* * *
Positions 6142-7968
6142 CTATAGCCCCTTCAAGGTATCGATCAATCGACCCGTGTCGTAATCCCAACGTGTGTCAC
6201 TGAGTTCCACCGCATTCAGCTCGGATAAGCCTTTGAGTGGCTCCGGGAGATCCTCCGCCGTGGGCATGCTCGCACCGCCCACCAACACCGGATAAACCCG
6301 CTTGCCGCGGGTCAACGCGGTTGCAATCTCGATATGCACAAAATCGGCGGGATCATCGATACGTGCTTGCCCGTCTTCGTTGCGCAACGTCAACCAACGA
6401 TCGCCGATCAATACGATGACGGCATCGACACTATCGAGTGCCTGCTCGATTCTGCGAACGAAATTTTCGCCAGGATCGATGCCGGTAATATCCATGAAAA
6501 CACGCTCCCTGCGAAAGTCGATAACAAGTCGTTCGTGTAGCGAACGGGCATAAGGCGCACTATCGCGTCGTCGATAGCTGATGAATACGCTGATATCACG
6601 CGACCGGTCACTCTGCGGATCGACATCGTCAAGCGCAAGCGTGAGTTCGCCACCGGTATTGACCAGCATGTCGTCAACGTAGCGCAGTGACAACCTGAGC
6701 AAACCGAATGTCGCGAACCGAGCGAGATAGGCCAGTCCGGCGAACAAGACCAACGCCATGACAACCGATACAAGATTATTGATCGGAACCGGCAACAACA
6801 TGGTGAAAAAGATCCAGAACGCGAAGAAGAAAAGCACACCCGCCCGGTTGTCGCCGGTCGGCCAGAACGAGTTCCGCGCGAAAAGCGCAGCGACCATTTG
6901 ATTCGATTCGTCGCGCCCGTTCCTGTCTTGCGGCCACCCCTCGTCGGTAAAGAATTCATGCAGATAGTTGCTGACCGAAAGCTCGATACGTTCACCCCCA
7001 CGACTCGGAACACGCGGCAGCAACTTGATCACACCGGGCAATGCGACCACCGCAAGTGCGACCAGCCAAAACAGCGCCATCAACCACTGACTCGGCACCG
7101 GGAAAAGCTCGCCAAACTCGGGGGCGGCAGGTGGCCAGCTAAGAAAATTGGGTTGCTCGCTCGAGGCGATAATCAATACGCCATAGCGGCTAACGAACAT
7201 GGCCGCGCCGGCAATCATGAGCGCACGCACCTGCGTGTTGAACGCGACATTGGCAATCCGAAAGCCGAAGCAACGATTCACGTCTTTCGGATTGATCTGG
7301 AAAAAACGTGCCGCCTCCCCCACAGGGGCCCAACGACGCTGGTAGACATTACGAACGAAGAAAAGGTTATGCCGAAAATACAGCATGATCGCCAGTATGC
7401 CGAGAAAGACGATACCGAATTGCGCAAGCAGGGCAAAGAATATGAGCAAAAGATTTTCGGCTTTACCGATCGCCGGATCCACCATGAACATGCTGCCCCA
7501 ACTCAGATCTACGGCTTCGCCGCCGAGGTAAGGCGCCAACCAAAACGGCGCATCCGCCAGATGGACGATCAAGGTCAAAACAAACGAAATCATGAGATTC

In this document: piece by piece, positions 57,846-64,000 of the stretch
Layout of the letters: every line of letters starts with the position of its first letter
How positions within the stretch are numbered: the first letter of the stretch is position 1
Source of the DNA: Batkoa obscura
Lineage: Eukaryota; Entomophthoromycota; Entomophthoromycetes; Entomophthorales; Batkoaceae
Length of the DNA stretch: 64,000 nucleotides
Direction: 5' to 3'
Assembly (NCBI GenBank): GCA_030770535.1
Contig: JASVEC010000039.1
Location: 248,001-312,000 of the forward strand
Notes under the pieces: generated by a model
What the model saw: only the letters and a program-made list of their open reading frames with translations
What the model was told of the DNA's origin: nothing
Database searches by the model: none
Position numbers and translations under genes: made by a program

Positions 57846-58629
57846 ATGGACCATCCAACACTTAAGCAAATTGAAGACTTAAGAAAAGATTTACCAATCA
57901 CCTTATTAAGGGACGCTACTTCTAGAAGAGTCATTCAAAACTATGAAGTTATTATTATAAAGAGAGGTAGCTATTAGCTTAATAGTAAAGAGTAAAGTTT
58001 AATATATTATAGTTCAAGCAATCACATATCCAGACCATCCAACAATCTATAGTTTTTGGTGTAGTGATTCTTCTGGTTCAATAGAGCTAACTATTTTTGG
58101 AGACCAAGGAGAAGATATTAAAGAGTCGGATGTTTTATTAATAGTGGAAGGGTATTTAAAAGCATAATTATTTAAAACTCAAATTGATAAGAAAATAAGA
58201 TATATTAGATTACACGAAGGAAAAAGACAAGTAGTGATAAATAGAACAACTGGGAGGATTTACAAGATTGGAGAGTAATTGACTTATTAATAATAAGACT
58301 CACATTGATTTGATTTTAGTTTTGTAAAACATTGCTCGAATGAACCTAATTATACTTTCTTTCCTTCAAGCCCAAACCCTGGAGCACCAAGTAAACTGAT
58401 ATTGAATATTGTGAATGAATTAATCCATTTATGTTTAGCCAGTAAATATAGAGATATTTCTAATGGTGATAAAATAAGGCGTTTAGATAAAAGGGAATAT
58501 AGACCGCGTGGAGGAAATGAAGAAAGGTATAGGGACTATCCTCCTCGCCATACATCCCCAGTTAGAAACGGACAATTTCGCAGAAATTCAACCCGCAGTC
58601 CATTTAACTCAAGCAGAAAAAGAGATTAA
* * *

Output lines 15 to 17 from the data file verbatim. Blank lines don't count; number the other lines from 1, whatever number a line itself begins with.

7401 CGAGAAAGACGATACCGAATTGCGCAAGCAGGGCAAAGAATATGAGCAAAAGATTTTCGGCTTTACCGATCGCCGGATCCACCATGAACATGCTGCCCCA
7501 ACTCAGATCTACGGCTTCGCCGCCGAGGTAAGGCGCCAACCAAAACGGCGCATCCGCCAGATGGACGATCAAGGTCAAAACAAACGAAATCATGAGATTC

In this document: piece by piece, positions 57,846-64,000 of the stretch